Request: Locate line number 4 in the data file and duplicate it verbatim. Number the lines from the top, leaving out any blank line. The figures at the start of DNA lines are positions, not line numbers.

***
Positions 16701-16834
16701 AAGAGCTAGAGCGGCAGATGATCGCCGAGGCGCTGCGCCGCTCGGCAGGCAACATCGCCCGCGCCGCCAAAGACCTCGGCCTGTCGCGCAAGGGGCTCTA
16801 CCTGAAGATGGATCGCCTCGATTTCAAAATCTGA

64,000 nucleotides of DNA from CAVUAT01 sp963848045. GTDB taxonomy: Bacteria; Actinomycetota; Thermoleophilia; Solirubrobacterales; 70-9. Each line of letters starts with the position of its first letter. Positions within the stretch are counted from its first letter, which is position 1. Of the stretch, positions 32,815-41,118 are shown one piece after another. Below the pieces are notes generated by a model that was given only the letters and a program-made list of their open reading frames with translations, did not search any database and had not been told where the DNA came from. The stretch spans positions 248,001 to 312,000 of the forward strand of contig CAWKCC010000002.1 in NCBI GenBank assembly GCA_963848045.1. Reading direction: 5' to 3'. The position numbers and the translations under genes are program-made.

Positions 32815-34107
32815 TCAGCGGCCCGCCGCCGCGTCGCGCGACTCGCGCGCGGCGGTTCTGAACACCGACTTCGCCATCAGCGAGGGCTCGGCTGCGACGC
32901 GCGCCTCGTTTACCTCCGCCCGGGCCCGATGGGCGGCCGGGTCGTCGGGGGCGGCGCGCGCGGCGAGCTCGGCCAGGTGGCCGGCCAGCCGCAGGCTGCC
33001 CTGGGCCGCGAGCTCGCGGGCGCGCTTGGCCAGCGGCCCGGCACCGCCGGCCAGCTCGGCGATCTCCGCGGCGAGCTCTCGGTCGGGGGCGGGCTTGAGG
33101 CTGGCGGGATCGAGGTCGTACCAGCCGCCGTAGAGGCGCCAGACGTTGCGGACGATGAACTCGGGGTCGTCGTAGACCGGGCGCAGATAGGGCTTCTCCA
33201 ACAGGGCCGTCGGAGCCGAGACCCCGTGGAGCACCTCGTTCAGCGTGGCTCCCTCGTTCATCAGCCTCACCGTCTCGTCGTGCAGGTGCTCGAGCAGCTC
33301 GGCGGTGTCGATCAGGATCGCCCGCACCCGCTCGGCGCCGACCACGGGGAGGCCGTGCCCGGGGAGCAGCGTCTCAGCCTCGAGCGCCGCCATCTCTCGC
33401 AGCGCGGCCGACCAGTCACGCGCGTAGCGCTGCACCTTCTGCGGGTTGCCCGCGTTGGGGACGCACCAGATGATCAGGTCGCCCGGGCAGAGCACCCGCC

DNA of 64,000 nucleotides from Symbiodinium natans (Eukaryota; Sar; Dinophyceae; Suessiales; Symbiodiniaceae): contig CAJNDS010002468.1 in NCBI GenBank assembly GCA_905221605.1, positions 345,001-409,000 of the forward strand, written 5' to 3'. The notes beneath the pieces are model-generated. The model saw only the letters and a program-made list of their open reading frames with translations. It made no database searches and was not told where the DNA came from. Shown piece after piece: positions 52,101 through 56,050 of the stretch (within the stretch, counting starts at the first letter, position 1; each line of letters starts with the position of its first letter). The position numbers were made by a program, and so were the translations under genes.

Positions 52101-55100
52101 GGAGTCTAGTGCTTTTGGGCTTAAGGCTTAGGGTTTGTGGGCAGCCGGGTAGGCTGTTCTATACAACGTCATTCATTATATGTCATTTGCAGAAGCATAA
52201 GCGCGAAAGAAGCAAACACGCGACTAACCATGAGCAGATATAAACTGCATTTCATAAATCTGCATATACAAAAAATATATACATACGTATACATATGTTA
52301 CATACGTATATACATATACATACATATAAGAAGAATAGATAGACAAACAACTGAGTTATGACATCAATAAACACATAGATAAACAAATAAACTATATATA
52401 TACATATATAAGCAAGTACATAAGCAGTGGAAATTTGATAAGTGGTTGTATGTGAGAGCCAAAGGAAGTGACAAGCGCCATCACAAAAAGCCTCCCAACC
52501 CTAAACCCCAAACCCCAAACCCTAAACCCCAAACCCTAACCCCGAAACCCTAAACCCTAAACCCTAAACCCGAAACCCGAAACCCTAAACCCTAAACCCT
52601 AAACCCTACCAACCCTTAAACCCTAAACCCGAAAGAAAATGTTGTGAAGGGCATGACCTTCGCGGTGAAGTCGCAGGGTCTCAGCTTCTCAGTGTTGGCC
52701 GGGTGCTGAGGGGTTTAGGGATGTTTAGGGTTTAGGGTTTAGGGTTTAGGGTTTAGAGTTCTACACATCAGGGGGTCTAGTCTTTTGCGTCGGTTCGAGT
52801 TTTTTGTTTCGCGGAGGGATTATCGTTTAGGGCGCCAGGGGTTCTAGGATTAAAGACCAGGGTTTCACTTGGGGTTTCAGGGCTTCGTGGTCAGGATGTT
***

64,000 nucleotides of DNA from CAVUAT01 sp963848045. GTDB taxonomy: Bacteria; Actinomycetota; Thermoleophilia; Solirubrobacterales; 70-9. Each line of letters starts with the position of its first letter. Positions within the stretch are counted from its first letter, which is position 1. Of the stretch, positions 32,815-41,118 are shown one piece after another. Below the pieces are notes generated by a model that was given only the letters and a program-made list of their open reading frames with translations, did not search any database and had not been told where the DNA came from. The stretch spans positions 248,001 to 312,000 of the forward strand of contig CAWKCC010000002.1 in NCBI GenBank assembly GCA_963848045.1. Reading direction: 5' to 3'. The position numbers and the translations under genes are program-made.